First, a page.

WLM Spotlight Sunday – Steven Whitacre


Victoria Twead:

Today we welcome WLM author Steven Whitacre into the Sunday Spotlight. He hails from the US and wrote My Father’s Prostitute: Story of a Stolen Childhood. Steven is happy to answer all our questions and you can find his book here: http://smarturl.it/5q93mk Thanks, Steven!

Steven Whitacre SS

Alan Parks: Morning Steven, winner of the Kindle Fire too! I have just got back from todays five km walk. What are you doing today? Apart from being here?

Victoria Twead: Hi Steven Whitacre, greetings from Spain! Congrats on winning the Kindle Fire yesterday! How difficult did you find this book to write? Did you find the writing process therapeutic?

Savannah Grace: Wow, I only just read the description and some reviews and already sense the power of your story. It’s so brave to write about this topic. Many I love and are very close suffered similar abuse in their childhood. I will definitely recommend your book to them.

Julie Haigh: Hi Steven, so glad for you winning the kindle fire, you’ll love it! I wondered, have you read some books about people who have been through similar circumstances as yourself? If so, did they help you and did they spur you on to write your own memoir?

Frankie Knight: Trust Janet to provide sustenance for those in the Spotlight! Hiya Steven! Am looking forward to reading your book and congrats for winning the Kindle Fire. Hope you enjoy it. I also want to know how hard it was to write your story and what prompted you to do it?

Judi Bedford-Keogh: Sorry Steven I haven’t read your book yet, but I will. Were there any family members still alive and in contact when you wrote the book. It must be difficult when your story impacts on other people

Julie Haigh: And Janet Hughes-a crispy bacon sandwich for me-what’s this funny fodder you expect us ladies and mothers to have on Sunday for breakfast!!!!!

Valerie Robson: Hi Steven, I am so jealous of your Kindle Fire win, and having made such a mean comment yesterday I had better make up for it today! Sorry, do you forgive me? xxx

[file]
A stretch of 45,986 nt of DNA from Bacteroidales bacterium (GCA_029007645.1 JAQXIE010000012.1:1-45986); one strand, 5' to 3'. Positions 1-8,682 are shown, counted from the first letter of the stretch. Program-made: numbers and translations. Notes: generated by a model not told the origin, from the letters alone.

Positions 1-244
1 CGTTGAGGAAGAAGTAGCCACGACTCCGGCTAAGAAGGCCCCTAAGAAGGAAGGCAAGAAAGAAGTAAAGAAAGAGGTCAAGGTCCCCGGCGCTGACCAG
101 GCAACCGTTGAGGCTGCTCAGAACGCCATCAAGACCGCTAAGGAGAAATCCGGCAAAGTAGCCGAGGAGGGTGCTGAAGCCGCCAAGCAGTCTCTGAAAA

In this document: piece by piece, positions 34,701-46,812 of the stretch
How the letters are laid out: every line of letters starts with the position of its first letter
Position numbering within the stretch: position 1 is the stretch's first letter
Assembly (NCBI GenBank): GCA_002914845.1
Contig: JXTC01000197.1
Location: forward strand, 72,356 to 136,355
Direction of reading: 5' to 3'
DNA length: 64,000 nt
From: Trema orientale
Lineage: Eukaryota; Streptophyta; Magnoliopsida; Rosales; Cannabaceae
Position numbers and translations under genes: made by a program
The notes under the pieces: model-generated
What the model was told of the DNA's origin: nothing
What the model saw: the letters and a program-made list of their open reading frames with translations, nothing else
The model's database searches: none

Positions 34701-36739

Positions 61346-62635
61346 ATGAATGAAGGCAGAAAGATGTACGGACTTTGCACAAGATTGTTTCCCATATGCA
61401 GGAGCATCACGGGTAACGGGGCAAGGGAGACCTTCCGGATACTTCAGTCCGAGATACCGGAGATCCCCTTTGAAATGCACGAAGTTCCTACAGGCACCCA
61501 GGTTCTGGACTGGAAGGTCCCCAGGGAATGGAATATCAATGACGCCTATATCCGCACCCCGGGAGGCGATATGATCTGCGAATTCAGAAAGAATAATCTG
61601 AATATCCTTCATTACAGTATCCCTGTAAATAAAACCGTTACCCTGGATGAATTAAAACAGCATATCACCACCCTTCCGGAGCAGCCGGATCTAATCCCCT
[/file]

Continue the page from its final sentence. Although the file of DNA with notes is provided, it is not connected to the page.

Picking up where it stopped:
Bambi Flanner: Hi, Steven. My question is along the lines of Judi Bedford-Keogh’s, how did your sisters and mother take it when they found out the truth? And where is your father now? You must’ve felt a huge sense of relief to finally be able to talk about this in the light of the day. That makes you a hero to all those still suffering silently.

Jacky Donovan: Looks like a terrific book, Steven, and a helluva story. I noticed you quote song lyrics at the start of each chapter. Did you (and other WLM authors who do similar) get permissions to do so? My lawyer told me I could be sued by the owners of the lyrics if I hadn’t asked permission to use them. The law seemed a bit of an ass as it’s OK to use song titles. I wondered if anybody knew of anyone who’d got caught out or if – due to the high volume of self-published books these days – nobody really bothers any more?? I had to paraphrase the lyrics I wanted to use in order to stay squeaky clean but I wondered if I were just being paranoidly legal??

Becky Corwin-Adams: Good morning Steven. Congrats on the new Kindle! I have not yet read your book. I feel bad for anyone who grew up in a dysfunctional family. Once you are robbed of your childhood and your innocence, you can never get that back. I grew up with an alcoholic father. Our life was good because my mom was awesome. My dad did kick the habit in time to be a good grandfather and great grandfather before his death. It made me slightly jealous thinking about what I missed out on.

Frankie Knight: Think Steven is still in bed! He’s gonna have a shock when he sees so many questions when he logs on!

Susan Joyce: Hola from Uruguay, Steven Whitacre! Welcome to Spotlight Sunday! I’ll ask questions after you’ve had a chance to answer the ones awaiting you.

Janet Hughes: Just for you Julie Haigh, enjoy



Julie Haigh: It’s a bit MASSIVE! Thank you Janet-that’ll keep me occupied for a while.

Alan Parks: I’ll take it off your hands Julie! Give me five minutes

Terry Bryan: I could probably help too…